2. I used to be on Facebook 24/7 and I never came across Burger King’s “Whopper Sacrifice.” Then again I'm not a big fan of Burger King. Now, if Chick-fil-A offered this deal then, yes, I probably would have taken it into consideration. After all, Chick-fil-A isn’t cheap.

    Burger King is pretty creative when it comes to advertising and promoting their sandwiches. Do I find anything wrong with the “Whopper Sacrifice”? No, not really. They’re just another fast food chain trying to get ahead of the game. I actually applaud them for thinking outside of the box.

    I wonder how many Facebook users sent friend requests to those they deleted for the coupon.

  3. I thought this was a great post, although this is the first I have heard of the company's social media efforts. I guess none of my Facebook friends are Burger King fans.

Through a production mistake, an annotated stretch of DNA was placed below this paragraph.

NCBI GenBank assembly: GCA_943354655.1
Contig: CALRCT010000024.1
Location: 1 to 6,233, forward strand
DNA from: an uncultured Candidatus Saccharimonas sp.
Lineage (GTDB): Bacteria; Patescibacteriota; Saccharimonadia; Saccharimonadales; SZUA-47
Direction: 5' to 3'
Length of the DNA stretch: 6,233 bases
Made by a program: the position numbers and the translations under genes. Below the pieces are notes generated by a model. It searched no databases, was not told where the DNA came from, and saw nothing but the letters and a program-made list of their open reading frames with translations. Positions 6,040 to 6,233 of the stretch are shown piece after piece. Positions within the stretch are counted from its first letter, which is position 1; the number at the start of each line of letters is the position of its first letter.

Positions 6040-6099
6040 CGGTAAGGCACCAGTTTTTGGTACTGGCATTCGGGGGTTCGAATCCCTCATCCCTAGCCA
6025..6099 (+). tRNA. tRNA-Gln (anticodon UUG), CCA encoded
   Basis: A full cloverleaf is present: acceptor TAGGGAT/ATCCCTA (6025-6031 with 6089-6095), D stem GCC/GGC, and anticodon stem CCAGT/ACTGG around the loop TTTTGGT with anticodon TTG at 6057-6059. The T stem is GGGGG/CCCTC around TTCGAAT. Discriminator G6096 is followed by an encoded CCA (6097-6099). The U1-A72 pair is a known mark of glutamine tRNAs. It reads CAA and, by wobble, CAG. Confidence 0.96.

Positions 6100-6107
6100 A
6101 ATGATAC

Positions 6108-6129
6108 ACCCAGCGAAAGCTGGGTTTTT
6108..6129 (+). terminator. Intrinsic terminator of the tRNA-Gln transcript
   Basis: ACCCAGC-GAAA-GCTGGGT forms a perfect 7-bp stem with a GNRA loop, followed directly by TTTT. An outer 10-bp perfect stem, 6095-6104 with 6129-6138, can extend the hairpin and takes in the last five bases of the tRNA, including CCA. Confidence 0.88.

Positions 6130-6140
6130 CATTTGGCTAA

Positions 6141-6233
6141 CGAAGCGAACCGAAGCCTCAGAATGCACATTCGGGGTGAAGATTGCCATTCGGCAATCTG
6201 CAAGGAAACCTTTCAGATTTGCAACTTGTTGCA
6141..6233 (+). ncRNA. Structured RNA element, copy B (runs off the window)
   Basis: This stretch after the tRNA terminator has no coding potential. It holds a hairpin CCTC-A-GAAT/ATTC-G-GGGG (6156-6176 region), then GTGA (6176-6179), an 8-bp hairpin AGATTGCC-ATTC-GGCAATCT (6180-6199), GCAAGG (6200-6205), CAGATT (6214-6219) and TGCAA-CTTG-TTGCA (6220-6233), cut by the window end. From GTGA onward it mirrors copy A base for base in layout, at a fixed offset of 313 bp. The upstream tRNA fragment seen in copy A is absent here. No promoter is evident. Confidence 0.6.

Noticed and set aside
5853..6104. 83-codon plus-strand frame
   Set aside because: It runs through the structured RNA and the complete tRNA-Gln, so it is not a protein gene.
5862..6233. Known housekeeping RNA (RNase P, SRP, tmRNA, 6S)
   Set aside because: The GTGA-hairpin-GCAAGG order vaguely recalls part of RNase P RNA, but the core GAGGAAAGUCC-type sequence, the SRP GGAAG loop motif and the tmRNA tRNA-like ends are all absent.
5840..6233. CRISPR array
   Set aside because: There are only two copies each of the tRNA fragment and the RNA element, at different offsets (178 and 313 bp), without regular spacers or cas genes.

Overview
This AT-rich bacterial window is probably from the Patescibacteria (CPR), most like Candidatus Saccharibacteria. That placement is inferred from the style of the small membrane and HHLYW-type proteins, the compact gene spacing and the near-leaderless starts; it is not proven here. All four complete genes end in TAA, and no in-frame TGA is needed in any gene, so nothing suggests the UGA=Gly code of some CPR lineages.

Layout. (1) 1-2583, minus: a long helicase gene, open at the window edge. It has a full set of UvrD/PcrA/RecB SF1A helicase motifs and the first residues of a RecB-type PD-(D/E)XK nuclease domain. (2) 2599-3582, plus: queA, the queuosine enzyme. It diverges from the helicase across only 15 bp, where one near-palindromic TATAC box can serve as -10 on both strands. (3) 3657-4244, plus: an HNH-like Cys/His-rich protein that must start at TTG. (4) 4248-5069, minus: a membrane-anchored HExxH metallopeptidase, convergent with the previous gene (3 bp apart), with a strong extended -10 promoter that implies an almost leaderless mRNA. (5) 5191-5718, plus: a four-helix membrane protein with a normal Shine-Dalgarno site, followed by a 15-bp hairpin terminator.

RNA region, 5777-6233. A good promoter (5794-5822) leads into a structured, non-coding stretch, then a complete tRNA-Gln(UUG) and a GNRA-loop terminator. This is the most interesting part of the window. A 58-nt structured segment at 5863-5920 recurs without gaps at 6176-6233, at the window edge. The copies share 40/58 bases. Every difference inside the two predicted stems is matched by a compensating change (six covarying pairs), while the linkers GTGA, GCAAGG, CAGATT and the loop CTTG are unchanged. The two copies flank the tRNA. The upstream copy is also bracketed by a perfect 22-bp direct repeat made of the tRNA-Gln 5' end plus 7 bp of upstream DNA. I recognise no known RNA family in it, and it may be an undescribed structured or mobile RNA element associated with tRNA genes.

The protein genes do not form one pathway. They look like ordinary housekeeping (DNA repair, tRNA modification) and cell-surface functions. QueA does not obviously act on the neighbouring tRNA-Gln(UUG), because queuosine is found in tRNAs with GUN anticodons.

I was particularly interested in the Whopper Sacrifice, and Facebook's subsequent yanking of the application when the friend count started heading south. I would have liked to have overheard the phone conversation between the Facebook executive and the Burger King executive on that one!

    What it boils down to for me is this. Burger King can do anything they want to as long as they don't show that creepy plastic Burger King character any more. You know the one I'm talking about: the actual burger king. As long as he stays retired, I'm good with the rest of it.